By David F. Rooney
The BC Centre for Disease Control (BCCDC) and Interior Health have issued a public health alert after 11 people across BC and Alberta came down with symptoms of an e.coli infection. One person died.
The public health alert calls on people to avoid consuming cheese products from Gort’s Gouda Cheese Farm of Salmon Arm. The cheese is contaminated with e. coli O157:H7.
Dr. Eleni Galanis, an epidemiologist with the BCCDC, told reporters participating in a teleconference on Tuesday, September 17, that four people were confirmed victims of the bacterial illness. Citing privacy legislation, she would not identify the locations of these people, their ages or any other information that might be used to identify them.
Health Canada said one resident of the Interior who had the same strain of E. coli and ate Gort’s gouda died in late August. However, the Centre for Disease Control has yet to conclusively link the cheese to the person’s death. There were also seven cases of in Alberta.
Anyone who has purchased this cheese should dispose of it immediately, Dr. Galanis said.
The first case of illness was reported in July but the bulk of the infections did not become apparent until late August and early September, Dr. Galanis said.
This strain of Escherichia coli infects the digestive tract of animals. Most e.coli strains are harmless but some can cause severe illness — even death. E. coli O157:H7 can cause stomach cramps and mild to severe diarrhea that can be bloody. Symptoms start two to 10 days after exposure to the bacteria, and usually last between five to 10 days.
The farm operator has agreed to halt any further shipments of cheese products and to stop selling cheese to the public at the farm. The Canadian Food Inspection Agency is also stepping in to investigate the cause of the outbreak.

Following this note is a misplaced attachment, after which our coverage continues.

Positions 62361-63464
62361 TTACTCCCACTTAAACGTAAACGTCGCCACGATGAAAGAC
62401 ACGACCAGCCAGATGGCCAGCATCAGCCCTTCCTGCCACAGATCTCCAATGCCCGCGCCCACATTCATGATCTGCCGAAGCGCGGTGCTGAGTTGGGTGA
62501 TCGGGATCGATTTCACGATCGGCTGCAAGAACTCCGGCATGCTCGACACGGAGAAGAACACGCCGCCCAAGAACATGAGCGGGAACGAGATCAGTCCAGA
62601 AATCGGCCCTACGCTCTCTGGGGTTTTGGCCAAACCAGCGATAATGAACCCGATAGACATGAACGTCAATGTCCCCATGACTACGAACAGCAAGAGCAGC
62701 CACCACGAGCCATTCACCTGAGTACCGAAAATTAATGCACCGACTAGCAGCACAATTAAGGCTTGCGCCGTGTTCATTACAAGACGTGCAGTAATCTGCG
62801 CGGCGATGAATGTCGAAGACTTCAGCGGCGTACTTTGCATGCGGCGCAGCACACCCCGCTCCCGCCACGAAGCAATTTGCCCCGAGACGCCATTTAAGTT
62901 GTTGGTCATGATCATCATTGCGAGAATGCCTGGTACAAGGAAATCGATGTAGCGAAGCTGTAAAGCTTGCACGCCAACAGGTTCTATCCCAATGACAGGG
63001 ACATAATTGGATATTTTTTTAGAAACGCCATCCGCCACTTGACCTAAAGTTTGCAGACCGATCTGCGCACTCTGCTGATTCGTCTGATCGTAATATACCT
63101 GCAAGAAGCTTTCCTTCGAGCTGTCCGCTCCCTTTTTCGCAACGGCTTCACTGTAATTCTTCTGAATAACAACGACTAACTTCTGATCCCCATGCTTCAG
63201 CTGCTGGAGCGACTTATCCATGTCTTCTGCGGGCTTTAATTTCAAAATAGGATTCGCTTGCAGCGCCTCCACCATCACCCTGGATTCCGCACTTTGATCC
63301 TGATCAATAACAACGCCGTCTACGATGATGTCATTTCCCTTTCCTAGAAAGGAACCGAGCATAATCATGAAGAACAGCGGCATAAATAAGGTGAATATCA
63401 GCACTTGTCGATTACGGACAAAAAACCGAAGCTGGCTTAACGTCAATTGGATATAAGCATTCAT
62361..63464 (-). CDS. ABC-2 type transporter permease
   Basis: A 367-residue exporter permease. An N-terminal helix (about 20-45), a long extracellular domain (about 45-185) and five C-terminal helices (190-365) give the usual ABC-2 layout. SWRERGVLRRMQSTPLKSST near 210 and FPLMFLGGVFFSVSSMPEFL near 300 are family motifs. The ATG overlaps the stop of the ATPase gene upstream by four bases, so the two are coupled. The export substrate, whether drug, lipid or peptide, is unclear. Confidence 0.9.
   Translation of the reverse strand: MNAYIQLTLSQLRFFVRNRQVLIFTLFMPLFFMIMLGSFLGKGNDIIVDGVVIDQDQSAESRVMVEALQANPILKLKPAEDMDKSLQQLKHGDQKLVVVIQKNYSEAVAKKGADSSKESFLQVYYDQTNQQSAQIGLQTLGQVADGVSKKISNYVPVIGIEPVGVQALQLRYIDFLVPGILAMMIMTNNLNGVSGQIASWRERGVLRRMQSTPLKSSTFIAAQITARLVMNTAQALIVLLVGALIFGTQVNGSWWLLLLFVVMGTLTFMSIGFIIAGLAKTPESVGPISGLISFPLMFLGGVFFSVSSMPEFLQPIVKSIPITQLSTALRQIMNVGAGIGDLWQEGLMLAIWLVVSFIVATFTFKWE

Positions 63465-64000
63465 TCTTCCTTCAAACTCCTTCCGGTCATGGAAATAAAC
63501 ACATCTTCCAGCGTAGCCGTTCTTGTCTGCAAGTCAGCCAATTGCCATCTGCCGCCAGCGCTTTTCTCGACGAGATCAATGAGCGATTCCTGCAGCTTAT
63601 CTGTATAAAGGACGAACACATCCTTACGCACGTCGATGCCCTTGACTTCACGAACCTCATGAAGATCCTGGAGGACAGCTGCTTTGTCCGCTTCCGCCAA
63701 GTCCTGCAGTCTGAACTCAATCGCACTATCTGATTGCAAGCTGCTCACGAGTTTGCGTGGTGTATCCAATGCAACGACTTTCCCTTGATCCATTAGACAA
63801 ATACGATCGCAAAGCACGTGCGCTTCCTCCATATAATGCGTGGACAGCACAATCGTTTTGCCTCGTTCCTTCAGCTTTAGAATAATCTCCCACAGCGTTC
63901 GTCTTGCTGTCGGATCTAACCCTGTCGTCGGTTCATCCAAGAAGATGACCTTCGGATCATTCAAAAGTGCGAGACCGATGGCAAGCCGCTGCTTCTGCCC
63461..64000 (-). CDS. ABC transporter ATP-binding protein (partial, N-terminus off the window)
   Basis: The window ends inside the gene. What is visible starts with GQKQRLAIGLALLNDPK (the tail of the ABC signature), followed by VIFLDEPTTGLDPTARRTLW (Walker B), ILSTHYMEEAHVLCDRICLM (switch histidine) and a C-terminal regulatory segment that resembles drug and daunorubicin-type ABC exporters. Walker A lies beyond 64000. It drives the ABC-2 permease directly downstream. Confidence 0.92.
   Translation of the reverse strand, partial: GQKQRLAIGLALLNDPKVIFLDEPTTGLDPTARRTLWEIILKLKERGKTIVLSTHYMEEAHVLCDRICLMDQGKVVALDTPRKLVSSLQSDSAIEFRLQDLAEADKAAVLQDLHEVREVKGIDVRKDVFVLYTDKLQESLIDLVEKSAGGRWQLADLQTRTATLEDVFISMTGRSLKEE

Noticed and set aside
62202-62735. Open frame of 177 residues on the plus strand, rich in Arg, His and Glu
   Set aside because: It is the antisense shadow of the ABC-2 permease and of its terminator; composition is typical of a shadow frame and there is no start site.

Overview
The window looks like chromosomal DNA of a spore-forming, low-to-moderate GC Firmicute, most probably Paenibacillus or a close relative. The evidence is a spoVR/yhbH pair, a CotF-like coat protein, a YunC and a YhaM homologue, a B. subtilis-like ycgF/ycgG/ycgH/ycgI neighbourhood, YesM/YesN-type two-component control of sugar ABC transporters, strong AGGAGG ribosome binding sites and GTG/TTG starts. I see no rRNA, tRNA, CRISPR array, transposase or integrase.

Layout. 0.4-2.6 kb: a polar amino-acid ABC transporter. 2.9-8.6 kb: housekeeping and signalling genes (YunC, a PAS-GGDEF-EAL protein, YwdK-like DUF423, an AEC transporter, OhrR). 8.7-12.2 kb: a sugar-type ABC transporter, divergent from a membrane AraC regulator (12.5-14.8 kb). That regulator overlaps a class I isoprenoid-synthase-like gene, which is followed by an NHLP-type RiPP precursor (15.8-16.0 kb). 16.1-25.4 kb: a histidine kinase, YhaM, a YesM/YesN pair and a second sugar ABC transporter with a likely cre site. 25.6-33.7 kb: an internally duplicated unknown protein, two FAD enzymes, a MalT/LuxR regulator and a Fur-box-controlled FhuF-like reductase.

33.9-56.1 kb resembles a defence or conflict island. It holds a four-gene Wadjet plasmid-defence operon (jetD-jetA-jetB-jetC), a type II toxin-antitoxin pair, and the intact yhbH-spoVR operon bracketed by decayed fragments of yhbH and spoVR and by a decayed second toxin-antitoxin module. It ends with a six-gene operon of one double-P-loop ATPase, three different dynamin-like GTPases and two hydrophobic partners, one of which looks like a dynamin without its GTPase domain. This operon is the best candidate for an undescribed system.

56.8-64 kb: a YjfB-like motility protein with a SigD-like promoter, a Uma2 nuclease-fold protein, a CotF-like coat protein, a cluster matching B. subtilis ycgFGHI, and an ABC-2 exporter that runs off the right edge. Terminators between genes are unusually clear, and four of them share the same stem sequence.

Meanwhile, dairy deliveryman Tim Dolan, who had been distributing Gort’s products for years said he wanted to reassure his many customers in Revelstoke and Salmon Arm that “Gort’s milk is safe.” He urged his customers to toss out their gouda cheeses as a formal recall from the Canadian Food Inspection Agency is expected shortly.
“Gort’s Gouda has stopped processing it’s cheese until further notice,” he told The Current. “Please contact me if you have any concerns or questions.”
The illnesses began in July with the majority of infected people displaying symptoms in late August to early September. According to the BCCDC:
- E. coli infection may cause mild to severe symptoms including watery diarrhea and stomach cramps. In severe cases, diarrhea may become bloody;
- Fever is rare; and
- Symptoms start an average of 3 to 4 days (range: 2 to 10 days) after exposure to the bacteria, and usually last between 5 to 10 days.
A statement from the Public Health Agency of Canada said there is currently “no indication of widespread risk to Canadians.” However, it said E.coli O157:H7 can pose a serious public health risk. Additional cases of illness may be identified and linked to this outbreak in the future.
“We want to remind Canadians,” that statement said, ” to follow proper hygiene and safe food handling and preparation practices to prevent the spread of all food-borne illness including E.coli for example:
- Wash your hands before and after cooking;
- Keep knives, counters and cutting boards clean;
- Keep raw meats separate from other foods when you store them; and
- Refrigerate or freeze left-overs promptly.”
A call from The Current to Gort’s Gouda Cheese Farm was not returned.